1.          Heat the 1 Tbsp of oil in a medium skillet over low heat.
2.          Add the pancetta and cook, turning frequently, until crisp, 5-10 minutes.
3.          Drain on paper towels then cut/break the pancetta into ¼-½-inch pieces.  
4.          To serve, reheat the soup until simmering.  Serve with a ‘doll-up’ of crème fraiche.  Sprinkle with pieces of crisp pancetta and minced fresh chives.

Serves 8  

Submitted by: Jim Atwood and Dana Miller

A favorite of Julia Child's, sweet and savory Duck-a-l'Orange locks in the natural juices of the duck for a delicious burst of flavor the moment it hits your palate.


4 ½ to 5 lb. duck, eviscerated
Salt and pepper
⅓ c. sugar
1 c. orange juice
1 ½ c. chicken stock

Tomato Gratin:
2 medium tomatoes, peeled and cored
2 T. butter
½ c. fresh bread crumbs
½ t. finely chopped parsley

Zest strips and segments from one orange                

Method of Preparation:

Preheat oven to 350°.

Pat dry duck and season inside and out with salt and pepper. Place in a roasting pan and roast for about 2 hours or until thermometer inserted in thigh registers 170° F. Remove from oven and let rest on a separate platter. Reserve roasting pan juices.

In a heavy saucepan over medium heat, melt sugar. Continue cooking until golden brown, stirring occasionally. Slowly stir in orange juice. Simmer until liquid is reduced by one quarter. Add the chicken stock and pan juices. Continue simmering until reduced by half. Skim residue from surface as needed.

Fill a medium saucepan with water and bring to a boil. Add orange zest and blanch for about a minute. Remove from water and plunge in ice water immediately. Repeat blanching process again. Remove zest from ice water and drain on paper towels. Set aside.

Strain sauce, return to pan and bring to boil. Season with salt and pepper to taste. Keep warm until ready to serve. Add blanched orange zest to sauce before serving.

Meanwhile, place tomato halves flat side up in a baking dish. Heat a small sauté pan and melt butter. Add bread crumbs and cook until bread crumbs are evenly browned. Remove from heat and stir in parsley. Add salt and pepper to taste. Spoon bread crumb mixture on top of tomatoes. Bake at 350° F for 8-10 minutes.

To serve, carve duck and arrange on plates. Spoon sauce over top. Place tomato gratin on side. Accompany with your choice of potato.

Pumpkin Cream Pie Oat Bran
Submitted by Jim Atwood and Dana Miller

We know it seems like summer just started. But believe it or not, Autumn officially begins around the 21st of September. So it's soon going to be the time of year to enjoy Pumpkins. They say breakfast is the most important meal of the day. This is breakfast food. But sometimes it’s nice to have breakfast for dinner; especially on a cold evening with well-chilled Chardonnay or Gewürztraminer. (All members are requested to dig into their own favorite recipes that pair up great with wines or are made with wine and share them with our members!)

A.       Combing the following in a medium saucepan over medium heat and bring to a boil:
                                1         Cup Canned Pumpkin
                                1         Cup Water
                                1         Cup Non-Dairy or Organic Milk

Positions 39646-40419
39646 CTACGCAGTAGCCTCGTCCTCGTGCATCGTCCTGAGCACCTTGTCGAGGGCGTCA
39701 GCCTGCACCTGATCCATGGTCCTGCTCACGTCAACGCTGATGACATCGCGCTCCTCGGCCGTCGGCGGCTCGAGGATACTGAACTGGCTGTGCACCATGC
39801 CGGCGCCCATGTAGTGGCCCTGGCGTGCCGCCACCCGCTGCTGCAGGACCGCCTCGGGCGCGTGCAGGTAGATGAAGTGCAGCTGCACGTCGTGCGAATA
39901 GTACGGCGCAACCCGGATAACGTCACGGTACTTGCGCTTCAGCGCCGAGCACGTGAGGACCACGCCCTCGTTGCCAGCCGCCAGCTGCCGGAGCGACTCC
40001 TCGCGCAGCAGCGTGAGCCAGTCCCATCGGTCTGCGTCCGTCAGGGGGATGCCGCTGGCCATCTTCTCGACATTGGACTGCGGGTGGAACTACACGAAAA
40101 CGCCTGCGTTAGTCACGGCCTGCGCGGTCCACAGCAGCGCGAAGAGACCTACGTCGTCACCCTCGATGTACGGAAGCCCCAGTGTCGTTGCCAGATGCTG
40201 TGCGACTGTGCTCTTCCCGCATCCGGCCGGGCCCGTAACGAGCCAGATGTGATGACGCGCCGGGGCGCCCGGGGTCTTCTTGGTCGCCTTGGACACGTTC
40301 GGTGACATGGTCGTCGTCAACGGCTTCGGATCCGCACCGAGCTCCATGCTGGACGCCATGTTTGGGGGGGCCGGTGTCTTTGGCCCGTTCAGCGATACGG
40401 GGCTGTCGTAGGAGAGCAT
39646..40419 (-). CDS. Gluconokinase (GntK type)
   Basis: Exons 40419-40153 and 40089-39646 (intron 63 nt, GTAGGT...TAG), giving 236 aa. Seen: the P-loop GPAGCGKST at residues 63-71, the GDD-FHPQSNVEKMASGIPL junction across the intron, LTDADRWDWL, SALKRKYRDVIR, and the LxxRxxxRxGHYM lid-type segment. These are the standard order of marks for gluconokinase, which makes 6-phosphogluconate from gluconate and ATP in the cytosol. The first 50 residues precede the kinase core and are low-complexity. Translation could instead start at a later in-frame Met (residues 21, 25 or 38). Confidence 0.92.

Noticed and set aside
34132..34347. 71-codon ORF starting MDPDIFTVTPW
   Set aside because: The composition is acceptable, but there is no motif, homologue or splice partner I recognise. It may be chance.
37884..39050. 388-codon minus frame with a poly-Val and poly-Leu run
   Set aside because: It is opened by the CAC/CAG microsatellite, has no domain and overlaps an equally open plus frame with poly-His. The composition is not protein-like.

1½      Teaspoons Ground Cinnamon
                                ½        Teaspoon Freshly Grated Nutmeg
                                 1     Pinch of Salt                 
 Sweetener to Taste (Organic Brown Sugar, Maple Syrup, or Agave)
B.       Stir in 1 1/3 Cups Oat Bran and simmer for 2 more minutes.  
C.       Carefully pour contents of pan into a high speed blender and add:
                                ½        Cup Additional Non-Dairy or Organic Milk 2 Tablespoons at a Time                    
D.       Blend at High Speed until mixture is Creamy and Smooth.             
E.       Return Mixture to pan and reheat until thoroughly Warm.
F.        Serve each bowl with: 1 Tablespoon of Almond Butter on top.  

Serves 4.

Dill Gravlax with Mustard Sauce (Appetizer)
Submitted by Diana Gough

This makes an appetizer that is always wildly popular. In the summer try it with a Rosé or a sparkler...

Makes 4 servings
Note: Start Gravlax at least 4 days before you plan to serve it.
1 teaspoon whole white peppercorns
1 teaspoon whole black peppercorns
1 teaspoon coriander seeds
2 teaspoons sea salt
2 teaspoons sugar
1 pound salmon fillet, skin on
1 cup chopped fresh dill, divided


Sauce (optional):
2 tablespoons honey mustard
1 tablespoon white vinegar
3 tablespoons grapeseed oil or canola oil
2 tablespoons chopped fresh dill
¼ teaspoon salt
mini pumpernickel or brioche toasts
dill sprigs
Gravlax: Heat all peppercorns and coriander seeds in skillet until fragrant and seeds jump slightly, shaking skillet frequently, about 2 minutes. Crush spices with mallet; transfer to small bowl. Mix in salt and sugar.

With a small knife, poke 12 small holes into the salmon skin. Rub 1/3 spice mixture onto skin. Sprinkle 1/3 cup chopped dill in bottom of 8 by 8-inch glass baking dish. Place salmon, skin side down atop dill. Rub remaining spice mixture into top of salmon. Press 2/3 cup chopped dill onto salmon. Cover with plastic wrap, pressing directly into fish. Place plate or another pan atop plastic. Place heavy cans on plate to add pressure. Refrigerate 3 to 4 days.

Sauce: Whisk together all ingredients.
To Serve: Scrape spices and dill off both sides of salmon. Using knife with long thin blade, thinly slice salmon diagonally from top toward skin. Arrange toasts on platter; top with salmon slices, sauce, and dill sprigs.